Indeed, Sabatini, who was elected in 2018 even after photos surfaced showing the now-32-year-old politician in blackface during his time in high school, has spent the last few years as one of the far-right’s national favorites. Among other things, Sabatini has sued to repeal mask mandates; has said that Joe Biden should be in jail; and tweeted that Kyle Rittenhouse, who is awaiting trial for murder, should be in Congress.
● LA-05: University of Louisiana Monroe official Julia Letlow earned an endorsement this week from Republican Sen. John Kennedy ahead of the March 20 all-party primary to succeed her late husband, Luke Letlow. Letlow faces little in the way of GOP opposition.
● TX-06: Republican Party activist Susan Wright earned an endorsement Monday from Rep. Kay Granger, a powerful member who represents a neighboring seat, ahead of the May 1 all-party primary in Texas’ 6th District. Granger is the fourth member of Congress to back Wright, who is running to succeed her late husband, Rep. Ron Wright. Wright also earned the support of Fort Worth Mayor Betsy Price, whose city makes up about 10% of the 6th District.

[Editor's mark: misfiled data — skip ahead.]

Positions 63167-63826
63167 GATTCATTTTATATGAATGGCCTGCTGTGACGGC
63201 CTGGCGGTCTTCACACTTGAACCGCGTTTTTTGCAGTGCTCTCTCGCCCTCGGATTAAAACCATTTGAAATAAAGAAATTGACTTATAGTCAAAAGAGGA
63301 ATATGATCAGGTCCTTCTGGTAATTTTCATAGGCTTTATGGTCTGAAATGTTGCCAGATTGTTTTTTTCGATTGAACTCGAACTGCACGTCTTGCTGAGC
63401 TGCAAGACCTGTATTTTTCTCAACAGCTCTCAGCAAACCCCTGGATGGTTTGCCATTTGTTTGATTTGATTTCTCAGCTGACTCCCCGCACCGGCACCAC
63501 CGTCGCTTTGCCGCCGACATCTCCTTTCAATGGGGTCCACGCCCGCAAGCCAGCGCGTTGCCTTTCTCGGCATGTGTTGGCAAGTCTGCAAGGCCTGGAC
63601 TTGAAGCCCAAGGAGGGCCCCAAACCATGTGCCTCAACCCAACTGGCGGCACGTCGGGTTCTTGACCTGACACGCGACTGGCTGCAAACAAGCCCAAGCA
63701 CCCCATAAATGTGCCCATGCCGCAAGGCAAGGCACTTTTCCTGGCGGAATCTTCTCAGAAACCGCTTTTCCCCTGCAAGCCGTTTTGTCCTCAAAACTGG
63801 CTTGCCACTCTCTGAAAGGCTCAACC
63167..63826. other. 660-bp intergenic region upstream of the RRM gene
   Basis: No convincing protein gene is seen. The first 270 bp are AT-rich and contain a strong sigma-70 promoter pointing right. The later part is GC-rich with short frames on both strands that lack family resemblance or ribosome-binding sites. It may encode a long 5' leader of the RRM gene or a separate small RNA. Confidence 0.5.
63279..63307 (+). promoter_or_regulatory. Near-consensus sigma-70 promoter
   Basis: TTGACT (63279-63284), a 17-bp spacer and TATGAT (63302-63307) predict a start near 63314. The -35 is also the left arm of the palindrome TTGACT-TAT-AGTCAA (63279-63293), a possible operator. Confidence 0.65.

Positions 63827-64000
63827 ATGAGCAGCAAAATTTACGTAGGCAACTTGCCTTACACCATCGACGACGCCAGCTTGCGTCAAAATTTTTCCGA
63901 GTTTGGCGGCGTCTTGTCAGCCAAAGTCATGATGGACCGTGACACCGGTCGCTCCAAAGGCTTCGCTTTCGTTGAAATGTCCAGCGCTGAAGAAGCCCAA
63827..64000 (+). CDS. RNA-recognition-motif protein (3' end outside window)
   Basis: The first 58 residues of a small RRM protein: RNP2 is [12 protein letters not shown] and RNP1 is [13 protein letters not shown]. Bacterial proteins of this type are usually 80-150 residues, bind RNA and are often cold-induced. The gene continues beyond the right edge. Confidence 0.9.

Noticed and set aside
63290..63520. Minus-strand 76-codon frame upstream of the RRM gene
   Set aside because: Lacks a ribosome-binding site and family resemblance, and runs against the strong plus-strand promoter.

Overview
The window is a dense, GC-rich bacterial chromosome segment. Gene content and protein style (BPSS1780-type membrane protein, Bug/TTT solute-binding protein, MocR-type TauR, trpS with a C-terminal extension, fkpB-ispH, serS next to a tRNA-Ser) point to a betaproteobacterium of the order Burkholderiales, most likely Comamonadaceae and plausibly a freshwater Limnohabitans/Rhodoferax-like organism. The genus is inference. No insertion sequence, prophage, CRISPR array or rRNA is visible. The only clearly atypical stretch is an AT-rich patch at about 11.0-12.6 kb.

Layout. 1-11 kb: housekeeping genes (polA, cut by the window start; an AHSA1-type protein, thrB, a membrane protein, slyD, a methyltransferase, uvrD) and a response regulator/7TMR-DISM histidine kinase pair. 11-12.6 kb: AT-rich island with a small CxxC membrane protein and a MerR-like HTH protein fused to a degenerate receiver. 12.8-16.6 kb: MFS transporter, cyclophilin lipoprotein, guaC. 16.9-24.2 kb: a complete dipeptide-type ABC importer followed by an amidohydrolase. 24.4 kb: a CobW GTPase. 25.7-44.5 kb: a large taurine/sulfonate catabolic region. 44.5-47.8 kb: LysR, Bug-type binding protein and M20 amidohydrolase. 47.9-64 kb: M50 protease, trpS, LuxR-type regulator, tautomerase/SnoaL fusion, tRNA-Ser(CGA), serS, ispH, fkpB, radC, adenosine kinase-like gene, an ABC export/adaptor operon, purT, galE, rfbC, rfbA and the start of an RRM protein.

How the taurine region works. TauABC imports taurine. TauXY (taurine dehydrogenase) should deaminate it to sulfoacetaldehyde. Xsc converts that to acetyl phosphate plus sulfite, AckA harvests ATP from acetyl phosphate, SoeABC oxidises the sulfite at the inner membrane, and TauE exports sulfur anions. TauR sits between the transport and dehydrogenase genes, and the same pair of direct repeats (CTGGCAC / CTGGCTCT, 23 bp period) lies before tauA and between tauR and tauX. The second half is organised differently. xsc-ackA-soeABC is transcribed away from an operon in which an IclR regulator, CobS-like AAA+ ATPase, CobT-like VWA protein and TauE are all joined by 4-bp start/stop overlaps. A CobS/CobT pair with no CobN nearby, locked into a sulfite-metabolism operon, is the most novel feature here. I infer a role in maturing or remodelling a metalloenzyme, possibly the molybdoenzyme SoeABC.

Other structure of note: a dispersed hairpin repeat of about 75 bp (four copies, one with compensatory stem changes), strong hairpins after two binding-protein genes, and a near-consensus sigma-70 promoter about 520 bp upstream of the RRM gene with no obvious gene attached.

● Special Elections: Tuesday brings a special election in Maine’s 14th State Senate district, which we previewed previously. The race features a face-off between Democrat Craig Hickman and Republican William Guerette for this Democratic-held seat, which backed Donald Trump 47-45 in 2016.
● New York City, NY Mayor: On Friday, attorney Maya Wiley unveiled an endorsement from longtime Rep. Nydia Velázquez ahead of June’s instant-runoff Democratic primary. Velázquez is the first member of Congress to support Wiley: New York City Comptroller Scott Stringer has the backing of Reps. Adriano Espaillat, Jerry Nadler, and Jamaal Bowman, while 2020 presidential candidate Andrew Yang has an endorsement from Rep. Ritchie Torres.
Meanwhile, former White House Office of Management and Budget Director Shaun Donovan said Monday that he’d raised enough money from small donors to qualify for the city’s matching funds program. The city Campaign Finance Board still needs to verify that Donovan has raised at least $250,000 from city residents who contributed between $10 and $250 before he can receive any public financing.